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11 Dark Fantasy Books to Read this Autumn

When I was in middle school, my friend and I used to tell each other spooky stories around Halloween. I outgrew this thirst for suspense and fright when, in college, I watched a few too-scary movies (I still have nightmares from one of them!).

But last year I read House of Salt and Sorrows by Erin A. Craig and loved it. This haunting, gothic novel showed me that I love a good mystery, even when enshrouded in spookiness. As long as the events are too realistic, I can handle the story.

And of course, autumn, when the temperature’s tiptoeing down, the nights are deepening to dusk earlier, and the leaves begin blushing, is the perfect time to enjoy these kinds of reads while cuddled up on the couch. There’s something here for everyone, whether you just like a slight air of spookiness or want to be up half the night, screaming inside. So grab a mug of tea, a blanket, and jump into these atmospheric, dark, mysterious stories.

House of Salt and Sorrows by Erin A. Craig: I of course had to begin with the book that drew me back into the world of dark, atmospheric fantasy. This lovely book is a gothic retelling of the twelve dancing princesses. But in this story, the sisters are dying in order of oldest to youngest, and the main character, Annaleigh, believes something or someone is to blame for her sisters’ deaths. This is the perfect read for those cool, rainy autumn evenings!

Small Favors by Erin A. Craig: I’m currently reading this story about Ellerie Downing and the small, quiet town of Amity Falls. But the town doesn’t stay quiet for long as strange events plague the town, which the residents blame on mysterious creatures in the woods. I love the characters in this book and though it’s not as atmospheric and gothic as House of Salt and Sorrows, the mystery and slight spookiness around these creatures has me hooked!

The Graveyard Book by Neil Gaiman: I’m not a huge fan of reading about ghosts and graveyards, but Neil Gaiman is such a skilled author, and a book about a boy being raised by ghosts sounds super intriguing. Nobody Owens is an excellent name for an orphan living in a graveyard. His personality is sure to be just as fascinating.

Grace’s Ghosts by Stephenie Wilson Peterson: A middle-grade book about Grace, whose best friends are ghosts. When she learns her town is cursed, the ghosts beg her to free them. This sounds more like an action-focused plot rather than a mystery, but a girl torn between ghosts and her town is definitely unique.

Sabriel by Garth Nix: I love this book! Sabriel has the power to put dead things who are walking the earth again back to dead–for good. Well, usually. I love the magic bells Sabriel uses, her longing for her missing father, and, of course, the cat that is so much more than just a cat. (P.S. This one is low on the scare-o-meter, but Sabriel does enter the realm of the dead, so there’s that).

The Bone Witch by Rin Chupeco: The main character in this book is named Tea–how neat is that?! This tale is similar to Sabriel in that Tea has the power to interact with the dead. But her powers are a little less developed than Sabriel’s, because she accidentally resurrects her brother. When dark forces approach, she’ll have to overcome obstacles and make a powerful choice. I haven’t read this book yet, but from the reviews, it doesn’t look high on the scare-o-meter either.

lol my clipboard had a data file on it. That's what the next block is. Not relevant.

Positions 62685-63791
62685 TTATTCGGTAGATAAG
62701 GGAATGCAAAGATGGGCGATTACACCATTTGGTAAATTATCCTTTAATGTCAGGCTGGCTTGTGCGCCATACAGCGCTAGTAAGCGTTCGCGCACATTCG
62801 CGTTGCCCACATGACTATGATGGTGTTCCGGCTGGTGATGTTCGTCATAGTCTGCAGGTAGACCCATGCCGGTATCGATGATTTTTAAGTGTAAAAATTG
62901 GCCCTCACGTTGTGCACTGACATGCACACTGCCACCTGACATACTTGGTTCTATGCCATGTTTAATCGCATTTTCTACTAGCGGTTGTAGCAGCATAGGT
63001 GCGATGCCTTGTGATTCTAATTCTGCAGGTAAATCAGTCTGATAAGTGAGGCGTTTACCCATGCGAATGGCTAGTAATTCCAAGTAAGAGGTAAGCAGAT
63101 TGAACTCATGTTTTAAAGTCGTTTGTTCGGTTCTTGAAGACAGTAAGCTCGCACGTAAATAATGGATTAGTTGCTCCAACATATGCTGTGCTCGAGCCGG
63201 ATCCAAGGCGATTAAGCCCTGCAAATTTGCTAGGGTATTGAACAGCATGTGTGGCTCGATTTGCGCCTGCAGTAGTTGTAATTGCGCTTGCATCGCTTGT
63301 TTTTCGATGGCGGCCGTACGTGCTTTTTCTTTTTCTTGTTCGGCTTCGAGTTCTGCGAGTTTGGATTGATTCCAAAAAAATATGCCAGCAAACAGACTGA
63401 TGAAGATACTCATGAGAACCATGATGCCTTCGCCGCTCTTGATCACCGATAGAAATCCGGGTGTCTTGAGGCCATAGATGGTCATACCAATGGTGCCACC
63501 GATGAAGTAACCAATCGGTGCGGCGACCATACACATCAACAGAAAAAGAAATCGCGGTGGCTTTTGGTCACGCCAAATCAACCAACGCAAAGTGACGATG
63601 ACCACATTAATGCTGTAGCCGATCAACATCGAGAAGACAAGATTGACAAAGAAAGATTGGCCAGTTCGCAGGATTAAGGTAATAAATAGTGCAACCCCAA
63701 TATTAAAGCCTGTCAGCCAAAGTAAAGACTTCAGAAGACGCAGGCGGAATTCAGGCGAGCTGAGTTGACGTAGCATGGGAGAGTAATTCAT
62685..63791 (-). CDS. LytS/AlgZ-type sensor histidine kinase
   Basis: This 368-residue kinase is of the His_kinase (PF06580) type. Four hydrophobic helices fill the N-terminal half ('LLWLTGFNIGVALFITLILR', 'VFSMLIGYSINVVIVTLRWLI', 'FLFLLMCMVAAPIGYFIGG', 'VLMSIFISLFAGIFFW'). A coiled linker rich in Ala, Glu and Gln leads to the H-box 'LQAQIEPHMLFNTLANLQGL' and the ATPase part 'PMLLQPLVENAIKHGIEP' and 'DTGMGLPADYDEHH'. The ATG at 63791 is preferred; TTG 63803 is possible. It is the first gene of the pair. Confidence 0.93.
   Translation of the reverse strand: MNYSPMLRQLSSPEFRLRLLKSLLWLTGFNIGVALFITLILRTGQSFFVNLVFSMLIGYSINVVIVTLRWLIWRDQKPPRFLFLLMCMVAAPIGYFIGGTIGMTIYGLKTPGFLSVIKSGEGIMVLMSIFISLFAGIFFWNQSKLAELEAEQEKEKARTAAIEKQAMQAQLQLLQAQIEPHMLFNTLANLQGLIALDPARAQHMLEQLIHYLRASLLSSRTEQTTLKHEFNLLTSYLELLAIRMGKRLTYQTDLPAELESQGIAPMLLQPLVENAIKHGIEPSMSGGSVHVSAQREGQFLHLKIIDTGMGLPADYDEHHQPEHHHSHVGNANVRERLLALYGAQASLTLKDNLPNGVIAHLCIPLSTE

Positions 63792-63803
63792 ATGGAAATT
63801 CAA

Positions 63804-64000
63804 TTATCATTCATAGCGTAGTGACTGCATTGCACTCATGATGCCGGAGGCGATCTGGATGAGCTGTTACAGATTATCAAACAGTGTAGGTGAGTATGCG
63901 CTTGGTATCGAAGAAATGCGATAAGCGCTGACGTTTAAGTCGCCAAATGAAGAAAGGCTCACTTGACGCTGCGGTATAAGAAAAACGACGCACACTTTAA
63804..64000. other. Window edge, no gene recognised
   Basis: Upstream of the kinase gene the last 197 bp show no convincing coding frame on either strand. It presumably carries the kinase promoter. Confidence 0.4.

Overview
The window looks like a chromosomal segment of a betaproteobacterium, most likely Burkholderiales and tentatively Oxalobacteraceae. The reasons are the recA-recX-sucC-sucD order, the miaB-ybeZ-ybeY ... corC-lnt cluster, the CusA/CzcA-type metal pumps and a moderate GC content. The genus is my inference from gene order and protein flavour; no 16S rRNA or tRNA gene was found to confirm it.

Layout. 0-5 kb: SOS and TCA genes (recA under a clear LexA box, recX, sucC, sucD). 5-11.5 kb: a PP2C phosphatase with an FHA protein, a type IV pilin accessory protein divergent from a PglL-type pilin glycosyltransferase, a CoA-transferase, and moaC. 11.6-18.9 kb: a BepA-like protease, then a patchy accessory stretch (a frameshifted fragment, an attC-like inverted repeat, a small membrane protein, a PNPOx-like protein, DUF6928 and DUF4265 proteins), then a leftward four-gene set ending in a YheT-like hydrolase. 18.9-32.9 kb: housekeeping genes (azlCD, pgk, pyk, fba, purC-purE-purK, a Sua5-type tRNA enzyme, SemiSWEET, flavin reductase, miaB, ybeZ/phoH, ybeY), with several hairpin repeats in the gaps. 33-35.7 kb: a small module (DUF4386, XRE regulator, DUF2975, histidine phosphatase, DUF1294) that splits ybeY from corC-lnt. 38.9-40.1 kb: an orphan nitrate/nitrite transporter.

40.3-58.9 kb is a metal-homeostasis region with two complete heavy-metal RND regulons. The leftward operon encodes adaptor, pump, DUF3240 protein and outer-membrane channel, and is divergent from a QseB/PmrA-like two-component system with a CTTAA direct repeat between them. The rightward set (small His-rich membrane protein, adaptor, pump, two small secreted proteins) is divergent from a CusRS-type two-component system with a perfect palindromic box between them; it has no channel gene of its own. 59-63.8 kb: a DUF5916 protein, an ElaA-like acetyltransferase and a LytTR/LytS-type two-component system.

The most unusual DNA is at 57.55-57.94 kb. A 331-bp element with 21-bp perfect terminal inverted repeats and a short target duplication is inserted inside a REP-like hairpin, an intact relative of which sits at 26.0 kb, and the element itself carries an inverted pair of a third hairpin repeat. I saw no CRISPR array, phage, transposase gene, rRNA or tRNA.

Elatsoe by Darcie Little Badger: More ghosts! But those in Elatsoe are only animals. When her cousin is murdered, Elatsoe hunts for the murderer using her Lipan Apache magic to raise her dead dog to help in the hunt. The ending is the creepiest part of this book. Otherwise, there are only a few ominous parts.

The Waking Forest by Alyssa Wees: Secrets hide in the waking forest. Something is stirring within, and when Rhea’s and a witch’s paths collide, a truth more treacherous and deadly than either could ever imagine surfaces. But how much are they willing to risk to survive? An eerie, atmospheric book that makes me think of Uprooted or The Kingdom of Back.

The Lantern’s Ember by Colleen Houck: Five hundred years ago, Jack made a deal with the devil and is now a Lantern—one of the watchmen who guard the portals to the Otherworld, a realm crawling with nightmarish creatures. Then he meets Ember, a witch, who crosses into the forbidden underworld, and Jack must chase her before the earthly and unearthly worlds descend into chaos.

Just from the synopsis, Ember seems a little annoying–why would she go into the underworld in the first place and make a guy chase her for presumably most of the story? We’ll hope she’s not as small-minded as that.

The Once and Future Witches by Alix E. Harrow: I loved Harrow’s debut, The Ten Thousand Doors of January, so I look forward to reading about some sisters’ plan to turn the women’s suffrage movement into the witch’s movement, even when stalked by sickness and shadows.

House of Hollow by Krystal Sutherland: I’m trying to decide if this book is too creepy for me or not. The cover is definitely creepy enough! (Then again, I think any faces on covers, even when they’re not dripping blood, are creepy.) In this book, Iris has spent most of her teenage years trying to avoid the weirdness that sticks to her like tar. That tends to happen when you can’t remember what happened to you and your two sisters when you were kids.

But when her eldest sister, Grey, goes missing, Iris learns just how weird her life can get: horned men start shadowing her, a corpse falls out of her sister’s ceiling, and ugly, impossible memories start to twist their way to the forefront of her mind. Iris starts hunting down what happened to her sister, but she might not want to know the dark and dangerous truth.

What are some of your favorite books to read in the autumn?

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